MISSING Malaysian Airlines flight MH370 is just too high profile to warrant a careless attitude on the part of banks, insurers and employers with any link to its passengers and crew, all vanished as if into thin air. Despite all the noise made of a search area having been identified deep in the southern Indian Ocean, nothing definitive has been found to substantiate the claims of science. However, pretence that nothing is amiss is impossible. Dependents left behind in the lurch through no one's fault must go on. On the one hand, loans, rents, credit cards and other bills left behind have to be paid. On the other, employers are facing a conundrum whether salaries due to those on board who are in employment, all presumed dead, should go on being paid. What if the assumption is false and that science is mistaken?
The banks and insurers to whom instalment payments are due have taken a benign attitude, going on a case-by-case approach to help alleviate an already suffering group. Actually these institutions need not take a negative stance and continue to pursue payments as if nothing extraordinary happened. After all, barring the long odds of finding the plane intact, all 239 passengers and crew will be handsomely compensated, as all experts are predicting. Any real dilemma is faced by employers having to deal with an absent employee. Pretending that all is as usual will negatively affect a unit's performance. But yet, especially with regard to the crew, the law provides that until all the facts are laid bare they remain on duty. The same applies to those on the flight who were on company time, as are the 20 staff of Freescale. There are salaries due, a relatively simple matter. However, given the gap left behind what are employers to do: to fill or not to fill what are effectively vacancies after a month's absence?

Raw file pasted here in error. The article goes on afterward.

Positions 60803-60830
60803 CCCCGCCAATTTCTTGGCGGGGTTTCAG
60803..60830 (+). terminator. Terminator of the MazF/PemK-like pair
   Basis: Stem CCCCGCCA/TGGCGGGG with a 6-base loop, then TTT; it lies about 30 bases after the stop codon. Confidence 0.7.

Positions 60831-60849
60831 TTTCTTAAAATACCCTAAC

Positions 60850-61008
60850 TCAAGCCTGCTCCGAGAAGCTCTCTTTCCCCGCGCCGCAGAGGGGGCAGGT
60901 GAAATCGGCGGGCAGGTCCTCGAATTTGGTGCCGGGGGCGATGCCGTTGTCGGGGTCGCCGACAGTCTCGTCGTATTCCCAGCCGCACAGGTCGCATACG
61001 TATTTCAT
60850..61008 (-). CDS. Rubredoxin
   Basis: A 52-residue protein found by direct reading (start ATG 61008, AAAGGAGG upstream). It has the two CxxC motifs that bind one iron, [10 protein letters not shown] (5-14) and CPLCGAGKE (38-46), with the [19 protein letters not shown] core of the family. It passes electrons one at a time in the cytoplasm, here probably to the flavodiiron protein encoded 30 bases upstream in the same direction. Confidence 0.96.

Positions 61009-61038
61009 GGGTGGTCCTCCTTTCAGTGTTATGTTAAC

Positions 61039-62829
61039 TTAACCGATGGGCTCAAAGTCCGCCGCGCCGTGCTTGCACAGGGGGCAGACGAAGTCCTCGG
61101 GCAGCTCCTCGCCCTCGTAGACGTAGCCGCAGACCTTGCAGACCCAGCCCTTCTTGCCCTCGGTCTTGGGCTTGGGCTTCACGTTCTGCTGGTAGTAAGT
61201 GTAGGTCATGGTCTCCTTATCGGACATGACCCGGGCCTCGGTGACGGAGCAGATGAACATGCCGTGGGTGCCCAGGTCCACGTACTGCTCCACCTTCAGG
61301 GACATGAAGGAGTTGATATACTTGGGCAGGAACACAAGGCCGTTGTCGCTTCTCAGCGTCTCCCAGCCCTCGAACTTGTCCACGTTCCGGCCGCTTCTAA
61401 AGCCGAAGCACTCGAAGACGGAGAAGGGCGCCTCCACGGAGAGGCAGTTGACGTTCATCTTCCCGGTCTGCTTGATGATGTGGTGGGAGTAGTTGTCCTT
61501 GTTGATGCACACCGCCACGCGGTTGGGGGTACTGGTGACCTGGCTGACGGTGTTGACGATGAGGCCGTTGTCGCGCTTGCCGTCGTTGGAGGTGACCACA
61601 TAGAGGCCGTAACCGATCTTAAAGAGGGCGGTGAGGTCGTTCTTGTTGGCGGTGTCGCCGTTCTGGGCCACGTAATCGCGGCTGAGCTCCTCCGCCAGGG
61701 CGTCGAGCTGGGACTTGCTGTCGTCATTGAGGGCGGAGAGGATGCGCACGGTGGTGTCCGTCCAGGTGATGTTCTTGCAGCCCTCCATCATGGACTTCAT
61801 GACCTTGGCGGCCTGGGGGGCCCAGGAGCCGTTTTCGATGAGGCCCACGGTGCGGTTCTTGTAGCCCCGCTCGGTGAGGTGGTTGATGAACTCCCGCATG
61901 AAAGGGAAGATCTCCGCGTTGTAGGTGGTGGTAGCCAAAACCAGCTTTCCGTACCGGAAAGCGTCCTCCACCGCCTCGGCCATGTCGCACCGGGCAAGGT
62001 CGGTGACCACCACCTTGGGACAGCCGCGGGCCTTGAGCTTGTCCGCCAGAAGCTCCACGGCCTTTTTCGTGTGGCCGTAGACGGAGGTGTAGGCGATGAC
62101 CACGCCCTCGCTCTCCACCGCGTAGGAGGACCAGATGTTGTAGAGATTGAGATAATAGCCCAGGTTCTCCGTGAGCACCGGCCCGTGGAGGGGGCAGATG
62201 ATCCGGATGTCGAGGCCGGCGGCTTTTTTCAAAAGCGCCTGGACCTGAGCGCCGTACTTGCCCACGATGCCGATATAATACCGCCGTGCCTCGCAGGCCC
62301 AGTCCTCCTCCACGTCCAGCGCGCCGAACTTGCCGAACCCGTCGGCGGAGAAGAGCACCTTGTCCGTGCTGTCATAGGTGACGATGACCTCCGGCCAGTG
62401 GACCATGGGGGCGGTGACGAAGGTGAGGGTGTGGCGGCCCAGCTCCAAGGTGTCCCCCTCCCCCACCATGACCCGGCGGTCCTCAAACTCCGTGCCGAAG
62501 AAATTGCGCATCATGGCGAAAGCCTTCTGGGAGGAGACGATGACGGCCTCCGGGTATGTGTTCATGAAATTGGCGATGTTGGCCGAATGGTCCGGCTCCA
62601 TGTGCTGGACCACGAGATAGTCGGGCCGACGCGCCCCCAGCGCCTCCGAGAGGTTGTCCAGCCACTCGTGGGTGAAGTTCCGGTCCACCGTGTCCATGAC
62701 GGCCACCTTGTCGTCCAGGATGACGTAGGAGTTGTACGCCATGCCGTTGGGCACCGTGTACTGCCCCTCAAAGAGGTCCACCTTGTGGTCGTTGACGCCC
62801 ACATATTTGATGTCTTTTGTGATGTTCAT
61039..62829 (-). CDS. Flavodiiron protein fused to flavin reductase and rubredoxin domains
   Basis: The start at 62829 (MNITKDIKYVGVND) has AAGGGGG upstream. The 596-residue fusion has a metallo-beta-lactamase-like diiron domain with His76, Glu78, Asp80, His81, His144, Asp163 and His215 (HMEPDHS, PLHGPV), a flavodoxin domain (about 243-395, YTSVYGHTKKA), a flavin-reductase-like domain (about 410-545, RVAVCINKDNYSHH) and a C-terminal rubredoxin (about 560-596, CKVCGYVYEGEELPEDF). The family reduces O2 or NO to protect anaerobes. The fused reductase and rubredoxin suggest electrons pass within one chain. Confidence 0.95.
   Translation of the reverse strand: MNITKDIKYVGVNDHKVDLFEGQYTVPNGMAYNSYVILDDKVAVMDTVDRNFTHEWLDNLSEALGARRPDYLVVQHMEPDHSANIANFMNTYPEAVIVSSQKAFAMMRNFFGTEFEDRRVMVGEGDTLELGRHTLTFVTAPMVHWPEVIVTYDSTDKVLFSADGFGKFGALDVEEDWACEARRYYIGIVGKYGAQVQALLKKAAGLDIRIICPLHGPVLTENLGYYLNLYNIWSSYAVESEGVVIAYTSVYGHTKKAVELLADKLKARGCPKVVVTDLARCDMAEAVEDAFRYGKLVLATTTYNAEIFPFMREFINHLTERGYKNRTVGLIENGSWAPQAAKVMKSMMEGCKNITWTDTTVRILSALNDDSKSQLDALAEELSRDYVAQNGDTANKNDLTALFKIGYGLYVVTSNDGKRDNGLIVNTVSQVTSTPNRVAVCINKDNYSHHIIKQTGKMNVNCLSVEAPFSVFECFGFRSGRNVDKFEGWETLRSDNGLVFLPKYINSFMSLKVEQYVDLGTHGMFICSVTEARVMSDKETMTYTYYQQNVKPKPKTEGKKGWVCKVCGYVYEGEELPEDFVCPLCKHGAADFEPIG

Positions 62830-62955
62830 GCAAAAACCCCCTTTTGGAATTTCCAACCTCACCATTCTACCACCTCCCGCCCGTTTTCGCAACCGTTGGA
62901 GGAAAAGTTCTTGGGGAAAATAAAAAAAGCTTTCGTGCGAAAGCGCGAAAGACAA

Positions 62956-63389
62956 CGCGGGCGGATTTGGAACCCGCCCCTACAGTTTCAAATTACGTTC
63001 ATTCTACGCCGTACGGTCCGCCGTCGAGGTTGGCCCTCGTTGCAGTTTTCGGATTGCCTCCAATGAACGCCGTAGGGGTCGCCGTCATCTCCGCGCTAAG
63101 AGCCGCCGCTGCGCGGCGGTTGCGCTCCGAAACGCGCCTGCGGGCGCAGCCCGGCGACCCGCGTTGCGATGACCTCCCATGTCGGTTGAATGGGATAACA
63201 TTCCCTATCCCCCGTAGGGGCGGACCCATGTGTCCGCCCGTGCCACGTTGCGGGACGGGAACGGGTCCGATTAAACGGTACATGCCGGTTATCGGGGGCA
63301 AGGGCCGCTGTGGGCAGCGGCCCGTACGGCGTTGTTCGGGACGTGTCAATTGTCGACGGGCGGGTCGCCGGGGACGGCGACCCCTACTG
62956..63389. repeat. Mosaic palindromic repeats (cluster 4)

There is much talk about death certificates and confirming the individual's presence on MH370 before action can be taken. And, unprecedented just about describes the whole situation, like institutions governed by regulations and procedures having to assume a humane facade. Indeed, a company is structured to transcend its owners as if it was organic, but its mechanics is driven by profit maximisation, which if not pursued relentlessly could spell its downfall. As such, those involved having decided to put the feelings of families left behind first are truly admirable. However, how long is this stance sustainable? What if nothing conclusive is forthcoming regarding the fate of MH370? In that event the law will intervene after the stipulated time and only then can everyone involved move on without guilt. New Straits Times